Russians have a special place in the story. In Woodstock, Bill met the daughter of the last Queen of Bulgaria who was also the granddaughter of Tsar Alexander III of Russia. She said that her mother had been persuaded that the famous impersonator of Anastasia, the murdered daughter of Tsar Nicolas II, was genuine. Two weeks after this meeting the test reports revealed that the imposter had no genetic connection to the royal family.

In the reception room of a family foundation in Troy, NY, there is a framed piece of paper hanging among the many plaques and certificates of appreciation from charitable groups. The paper is a $10,000 bearer bond from 1910 and says that it may be redeemed any time after January 1, 1920, for $20,000 and that this promise is “backed by the full faith and credit of the government of His Majesty Nicolas Alexander Romanov, Tsar Of All The Russias.” Of course, in 1918 Tsar Nicolas and all of his family including Anastasia were shot to death by the Communist Bolsheviks. The foundation director said that he kept the bond to remind himself that even his highly successful grandfather could make an investment mistake.

And, in the mid-70s Bill was instrumental at getting the anti-Communist Nobel Prize-winning philosopher-novelist, Alexander Solzhenitsyn to speak at Norwich University and he made sure that his young son had an opportunity to meet the great man.

In 2008, Bill closed Mather & Hopkins and retired after 40 years in fundraising, a career that included over 25 capital campaigns and 35 feasibility studies and institutional audits. Also in 2008, Bill, Cathy and their son, Bill III, opened a Planet Fitness franchise in Roanoke, Virginia, managed by Bill III, who went on to open 14 clubs employing around 300 people.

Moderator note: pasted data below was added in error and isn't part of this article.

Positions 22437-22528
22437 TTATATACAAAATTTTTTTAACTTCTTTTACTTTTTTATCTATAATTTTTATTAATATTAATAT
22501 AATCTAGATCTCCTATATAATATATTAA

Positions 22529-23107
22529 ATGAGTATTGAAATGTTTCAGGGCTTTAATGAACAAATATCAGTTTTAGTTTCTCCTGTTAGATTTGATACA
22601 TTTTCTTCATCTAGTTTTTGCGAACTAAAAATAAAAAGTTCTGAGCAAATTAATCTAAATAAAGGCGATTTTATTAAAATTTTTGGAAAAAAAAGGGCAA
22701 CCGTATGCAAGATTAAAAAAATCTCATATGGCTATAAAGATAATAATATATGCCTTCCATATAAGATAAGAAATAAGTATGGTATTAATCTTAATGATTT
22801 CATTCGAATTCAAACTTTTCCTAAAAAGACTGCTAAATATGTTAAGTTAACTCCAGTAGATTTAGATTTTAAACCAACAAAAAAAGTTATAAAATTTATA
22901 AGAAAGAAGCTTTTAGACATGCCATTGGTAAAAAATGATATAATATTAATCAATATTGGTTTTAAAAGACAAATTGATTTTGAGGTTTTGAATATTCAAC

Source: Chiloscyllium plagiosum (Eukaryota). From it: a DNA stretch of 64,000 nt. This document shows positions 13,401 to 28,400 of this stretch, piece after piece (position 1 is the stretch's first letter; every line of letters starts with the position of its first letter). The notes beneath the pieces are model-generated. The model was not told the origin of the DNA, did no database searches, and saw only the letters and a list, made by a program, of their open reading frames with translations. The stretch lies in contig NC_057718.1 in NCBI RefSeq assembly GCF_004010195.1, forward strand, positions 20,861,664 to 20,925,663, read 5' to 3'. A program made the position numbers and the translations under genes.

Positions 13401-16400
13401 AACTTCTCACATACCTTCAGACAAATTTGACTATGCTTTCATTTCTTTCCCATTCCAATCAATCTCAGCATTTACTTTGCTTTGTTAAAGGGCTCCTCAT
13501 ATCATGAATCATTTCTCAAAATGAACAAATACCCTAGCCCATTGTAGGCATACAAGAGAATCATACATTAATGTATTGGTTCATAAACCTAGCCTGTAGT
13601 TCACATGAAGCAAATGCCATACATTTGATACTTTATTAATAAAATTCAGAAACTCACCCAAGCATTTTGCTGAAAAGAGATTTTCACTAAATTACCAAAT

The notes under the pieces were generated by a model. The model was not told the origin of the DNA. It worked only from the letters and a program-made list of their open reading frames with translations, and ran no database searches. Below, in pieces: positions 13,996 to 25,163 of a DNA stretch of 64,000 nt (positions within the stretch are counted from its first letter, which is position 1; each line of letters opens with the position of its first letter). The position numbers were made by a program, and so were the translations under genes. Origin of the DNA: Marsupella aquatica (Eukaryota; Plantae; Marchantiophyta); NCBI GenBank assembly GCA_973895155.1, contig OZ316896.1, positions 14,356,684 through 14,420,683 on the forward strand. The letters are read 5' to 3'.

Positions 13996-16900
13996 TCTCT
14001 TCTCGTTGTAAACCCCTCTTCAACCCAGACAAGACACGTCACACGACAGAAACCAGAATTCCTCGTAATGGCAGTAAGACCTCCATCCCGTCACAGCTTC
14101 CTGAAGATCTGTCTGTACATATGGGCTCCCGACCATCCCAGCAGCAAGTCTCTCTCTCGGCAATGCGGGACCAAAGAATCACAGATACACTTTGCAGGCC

Bill loved raising flowers and gardening. Bill and Cathy restored a large, terraced garden of perennials and shrubs during their 18 years at Mather Terrace in Montpelier. Upon moving back to Northfield in 1999, Bill dove into transforming his home on Dole Hill Road with fruit trees, landscaping and perennial beds galore. He oversaw the gardening with the help of local teenagers when he could no longer do the work himself.

Bill’s family will forever cherish his memory as the consummate “pater familias” and storyteller. He spent every waking moment of free time before and during retirement with his beloved wife, Cathy, and his children and grandchildren. He was totally devoted to them, and he would often regale them with the most entertaining stories of either his extended family in Georgia or recount the exploits of famous figures and events gathered from his encyclopedic knowledge of ancient and medieval history and mythology.

Survivors include his wife, Cathy; son, William “Bill” and wife, Lorena Quintas; daughter, C. Anastasia Kohl and husband, James; daughter, Sara-Ellen Moran and husband Matthew; grandchildren: Juliette Asbell, Sofia Asbell, Carlos Asbell, Fiona Asbell, Samantha Kohl, Nicolas Moran and Ronan Moran.

Visiting hours will be held on Monday, August 16, from 1 to 3 p.m. A gathering to follow at 146 Dole Hill Road in Northfield.